Amy Ray is one-half of the multi-platinum folk rock duo Indigo Girls. I like to think of her as my rock ’n’ roll fairy godmother. A little over four years ago, when I was a few weeks shy of graduating high school, she asked me to join her solo band. Since then, it’s been four years of firsts for me: first time recording in a major studio, first cross-country tour, first time I’ve ever been asked to sign my name on a record sleeve with a Sharpie. Amy’s texts usually come in the form of an invitation to an adventure and it was no different when my phone buzzed twice around midnight a few nights ago. “Do you want to go to the hall of fame ceremony tomorrow?”

We slip out the backstage entrance onto the floor of the Brooklyn Barclays Center. Around us are dinner tables full of inductees, their families, and assorted rock and Hollywood royalty. In front of us is the most beautifully lit stage I’ve ever seen. Amy and Emily, her musical partner in Indigo Girls, have just come off stage from their performance with Joan Baez, the only woman being inducted this year. Now, Snoop Dogg, T.I., and Alicia Keys are onstage rapping Tupac’s “Keep Ya Head Up.” In the months leading up to the ceremony Tupac and Baez were at the center of this year’s “they aren’t rock ’n’ roll” argument. From where I’m standing, there’s no question as to their credentials. From where I’m standing, I can also see the massive HBO teleprompter. The lyrics to “Keep Ya Head Up” scroll by . . . ladies that make the babies / And since a man can’t make one / He has no right to tell a woman when and where to create one . . . I’m trying to think of another female empowerment song penned by a male in rock ’n’ roll, but I can’t. I try to think of more than just a handful of equal-opportunity rock bands with both men and women in them, but I can’t. So I think I’ll start my own.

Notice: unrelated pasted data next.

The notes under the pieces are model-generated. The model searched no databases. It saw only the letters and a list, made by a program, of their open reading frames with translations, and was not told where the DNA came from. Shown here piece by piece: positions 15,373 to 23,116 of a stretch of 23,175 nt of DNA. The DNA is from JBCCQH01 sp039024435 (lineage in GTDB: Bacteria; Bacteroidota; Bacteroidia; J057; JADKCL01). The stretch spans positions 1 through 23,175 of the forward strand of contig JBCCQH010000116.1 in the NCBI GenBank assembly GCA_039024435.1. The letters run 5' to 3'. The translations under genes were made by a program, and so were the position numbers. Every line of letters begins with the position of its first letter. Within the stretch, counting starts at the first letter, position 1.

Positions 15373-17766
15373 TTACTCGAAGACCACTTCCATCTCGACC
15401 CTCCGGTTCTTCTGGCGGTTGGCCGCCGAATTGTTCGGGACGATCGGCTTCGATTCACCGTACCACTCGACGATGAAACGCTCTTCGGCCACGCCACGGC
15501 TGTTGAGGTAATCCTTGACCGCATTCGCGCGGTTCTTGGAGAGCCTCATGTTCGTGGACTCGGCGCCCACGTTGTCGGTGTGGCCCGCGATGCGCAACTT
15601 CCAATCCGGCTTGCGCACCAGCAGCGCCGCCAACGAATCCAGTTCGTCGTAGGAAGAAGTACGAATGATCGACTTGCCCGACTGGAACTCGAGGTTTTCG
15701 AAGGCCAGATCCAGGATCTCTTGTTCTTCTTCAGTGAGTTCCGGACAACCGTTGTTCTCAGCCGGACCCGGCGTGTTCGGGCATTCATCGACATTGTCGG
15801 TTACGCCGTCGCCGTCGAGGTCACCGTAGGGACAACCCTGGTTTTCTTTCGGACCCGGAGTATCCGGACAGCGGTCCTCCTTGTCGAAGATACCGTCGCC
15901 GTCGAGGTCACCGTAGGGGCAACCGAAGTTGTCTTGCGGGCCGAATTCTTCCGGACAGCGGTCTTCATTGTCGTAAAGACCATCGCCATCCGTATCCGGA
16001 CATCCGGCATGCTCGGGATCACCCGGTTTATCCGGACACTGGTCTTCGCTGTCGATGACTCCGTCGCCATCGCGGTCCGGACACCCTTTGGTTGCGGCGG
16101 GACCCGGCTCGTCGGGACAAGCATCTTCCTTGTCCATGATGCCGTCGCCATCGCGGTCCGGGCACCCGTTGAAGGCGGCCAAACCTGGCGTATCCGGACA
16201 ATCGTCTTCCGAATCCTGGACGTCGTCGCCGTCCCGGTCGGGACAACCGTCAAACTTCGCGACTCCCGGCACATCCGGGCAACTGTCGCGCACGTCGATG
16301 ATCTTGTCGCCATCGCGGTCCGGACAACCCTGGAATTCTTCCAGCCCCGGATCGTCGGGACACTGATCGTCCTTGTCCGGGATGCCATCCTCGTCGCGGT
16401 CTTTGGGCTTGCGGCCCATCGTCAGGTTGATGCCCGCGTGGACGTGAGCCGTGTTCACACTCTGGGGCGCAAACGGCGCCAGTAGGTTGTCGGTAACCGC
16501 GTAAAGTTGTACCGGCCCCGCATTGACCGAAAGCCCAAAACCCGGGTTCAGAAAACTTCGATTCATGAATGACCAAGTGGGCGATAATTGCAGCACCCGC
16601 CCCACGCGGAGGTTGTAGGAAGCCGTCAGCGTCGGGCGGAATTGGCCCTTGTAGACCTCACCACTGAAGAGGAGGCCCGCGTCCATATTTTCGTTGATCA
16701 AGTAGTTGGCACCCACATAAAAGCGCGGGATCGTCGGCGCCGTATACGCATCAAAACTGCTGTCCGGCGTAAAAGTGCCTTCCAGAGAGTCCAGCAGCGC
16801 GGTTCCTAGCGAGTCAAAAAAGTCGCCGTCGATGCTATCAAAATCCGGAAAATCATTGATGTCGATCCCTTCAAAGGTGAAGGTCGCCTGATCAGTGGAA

I’m standing here among the wrinkled and prestigious, their denim and leather traded for black tie and evening gowns. One by one, each artist cycles past the podium to make polite remarks and stare bemusedly, for the camera, at the award clutched in their hand. To play rock ’n’ roll is to be a walking antique. To play rock ‘n’ roll is to be young, on fire, and on time. “So you want to be a rock ’n’ roll star?” The Byrds asked in 1967.  I think about Tupac, I think about Wendy Melvoin, I think about Lester Bangs and his cycles. I think there is work left to do.


Works Cited

Almost Famous. Directed by Cameron Crowe. DreamWorks Pictures, 2000.

Amossy, Ruth, and Terese Lyons. “The Cliché in the Reading Process .” SubStance Vol. 11, no. Issue 35 (1982): 34-45.

Bangs, Lester, and Greil Marcus. Psychotic Reactions and Carburetor Dung. New York City: Anchor Press, 2003.

Bangs, Lester. “Lester Bangs Interview with Sue Mathews.” Interview by Sue Mathews. Souncloud. May 13, 1980

Christgau, Robert. “Anatomy of a Love Festival.” Robert Christgau: Dean of American Rock Critics. Accessed May 2017.

Levy, Shawn. “Almost Famous – The Oregonian.” The Uncool – The Official Site for Everything Cameron Crowe. Accessed May 2017.

Reed, Lou, writer. Lou Reed Live: Take No Prisoners. Arista, 1978.

Ricks, Christopher, and Leonard Michaels. The State of Language. London: Faber and Faber, 1990.

Swartley, Ariel. “Prince Live Review.” The Real Paper, 1980.